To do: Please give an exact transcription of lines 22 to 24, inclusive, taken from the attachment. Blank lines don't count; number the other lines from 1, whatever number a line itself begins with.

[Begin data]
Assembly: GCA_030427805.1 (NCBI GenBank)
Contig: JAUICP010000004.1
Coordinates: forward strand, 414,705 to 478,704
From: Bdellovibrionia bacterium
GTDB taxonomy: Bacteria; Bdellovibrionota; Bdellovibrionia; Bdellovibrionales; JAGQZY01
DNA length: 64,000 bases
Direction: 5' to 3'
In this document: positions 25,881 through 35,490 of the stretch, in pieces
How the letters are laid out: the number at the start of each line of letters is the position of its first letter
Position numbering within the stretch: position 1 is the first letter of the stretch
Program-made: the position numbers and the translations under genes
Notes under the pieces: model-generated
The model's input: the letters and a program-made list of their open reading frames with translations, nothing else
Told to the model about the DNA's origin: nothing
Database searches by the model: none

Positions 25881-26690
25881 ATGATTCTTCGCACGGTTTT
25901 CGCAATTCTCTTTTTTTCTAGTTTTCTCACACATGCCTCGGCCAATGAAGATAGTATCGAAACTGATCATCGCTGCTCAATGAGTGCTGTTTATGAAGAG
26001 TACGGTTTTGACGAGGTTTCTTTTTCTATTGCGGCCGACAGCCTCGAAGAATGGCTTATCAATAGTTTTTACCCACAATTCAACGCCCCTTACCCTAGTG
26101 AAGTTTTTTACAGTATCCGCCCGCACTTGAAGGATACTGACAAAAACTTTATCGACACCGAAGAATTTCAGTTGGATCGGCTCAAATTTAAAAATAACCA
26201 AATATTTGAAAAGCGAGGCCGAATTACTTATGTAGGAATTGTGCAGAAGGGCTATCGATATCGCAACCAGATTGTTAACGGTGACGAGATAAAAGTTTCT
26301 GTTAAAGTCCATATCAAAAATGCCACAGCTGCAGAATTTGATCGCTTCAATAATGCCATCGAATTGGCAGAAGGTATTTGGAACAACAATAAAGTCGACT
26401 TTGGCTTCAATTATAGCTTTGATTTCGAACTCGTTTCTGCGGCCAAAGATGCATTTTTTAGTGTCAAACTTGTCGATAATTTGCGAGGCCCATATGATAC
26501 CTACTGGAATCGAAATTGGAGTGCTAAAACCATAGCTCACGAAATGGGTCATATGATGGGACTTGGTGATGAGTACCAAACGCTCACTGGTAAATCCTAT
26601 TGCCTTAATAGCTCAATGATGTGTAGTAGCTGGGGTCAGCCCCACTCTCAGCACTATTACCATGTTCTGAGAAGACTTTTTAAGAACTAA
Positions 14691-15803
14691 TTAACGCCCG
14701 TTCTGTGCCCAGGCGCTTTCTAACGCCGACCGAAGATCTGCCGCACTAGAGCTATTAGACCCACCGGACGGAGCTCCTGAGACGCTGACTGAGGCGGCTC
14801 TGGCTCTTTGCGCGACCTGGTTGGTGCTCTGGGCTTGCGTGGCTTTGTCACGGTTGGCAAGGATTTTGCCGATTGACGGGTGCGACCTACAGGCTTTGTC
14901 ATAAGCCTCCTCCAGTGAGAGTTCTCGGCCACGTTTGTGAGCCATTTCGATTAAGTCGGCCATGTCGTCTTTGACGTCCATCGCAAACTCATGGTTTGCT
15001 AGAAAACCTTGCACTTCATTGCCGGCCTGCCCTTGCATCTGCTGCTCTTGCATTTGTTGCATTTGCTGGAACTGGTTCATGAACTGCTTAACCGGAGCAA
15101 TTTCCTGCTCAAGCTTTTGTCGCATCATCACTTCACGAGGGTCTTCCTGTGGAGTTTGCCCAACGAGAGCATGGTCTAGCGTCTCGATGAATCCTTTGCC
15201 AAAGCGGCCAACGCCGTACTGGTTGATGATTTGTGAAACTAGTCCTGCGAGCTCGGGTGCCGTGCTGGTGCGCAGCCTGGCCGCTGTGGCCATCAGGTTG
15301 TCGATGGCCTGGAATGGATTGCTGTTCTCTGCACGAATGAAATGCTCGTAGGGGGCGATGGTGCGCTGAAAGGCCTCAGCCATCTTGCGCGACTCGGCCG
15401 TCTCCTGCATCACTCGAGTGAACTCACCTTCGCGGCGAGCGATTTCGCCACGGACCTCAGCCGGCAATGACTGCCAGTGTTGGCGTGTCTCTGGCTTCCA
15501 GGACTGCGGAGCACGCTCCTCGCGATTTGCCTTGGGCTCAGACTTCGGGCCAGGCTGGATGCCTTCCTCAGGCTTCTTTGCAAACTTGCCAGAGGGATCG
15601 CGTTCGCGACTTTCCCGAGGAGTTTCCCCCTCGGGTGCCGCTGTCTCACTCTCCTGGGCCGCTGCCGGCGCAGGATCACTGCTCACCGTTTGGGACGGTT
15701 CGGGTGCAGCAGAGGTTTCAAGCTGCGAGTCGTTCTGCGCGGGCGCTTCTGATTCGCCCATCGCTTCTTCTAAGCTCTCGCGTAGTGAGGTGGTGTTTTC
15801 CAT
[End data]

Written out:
26301 GTTAAAGTCCATATCAAAAATGCCACAGCTGCAGAATTTGATCGCTTCAATAATGCCATCGAATTGGCAGAAGGTATTTGGAACAACAATAAAGTCGACT
26401 TTGGCTTCAATTATAGCTTTGATTTCGAACTCGTTTCTGCGGCCAAAGATGCATTTTTTAGTGTCAAACTTGTCGATAATTTGCGAGGCCCATATGATAC
26501 CTACTGGAATCGAAATTGGAGTGCTAAAACCATAGCTCACGAAATGGGTCATATGATGGGACTTGGTGATGAGTACCAAACGCTCACTGGTAAATCCTAT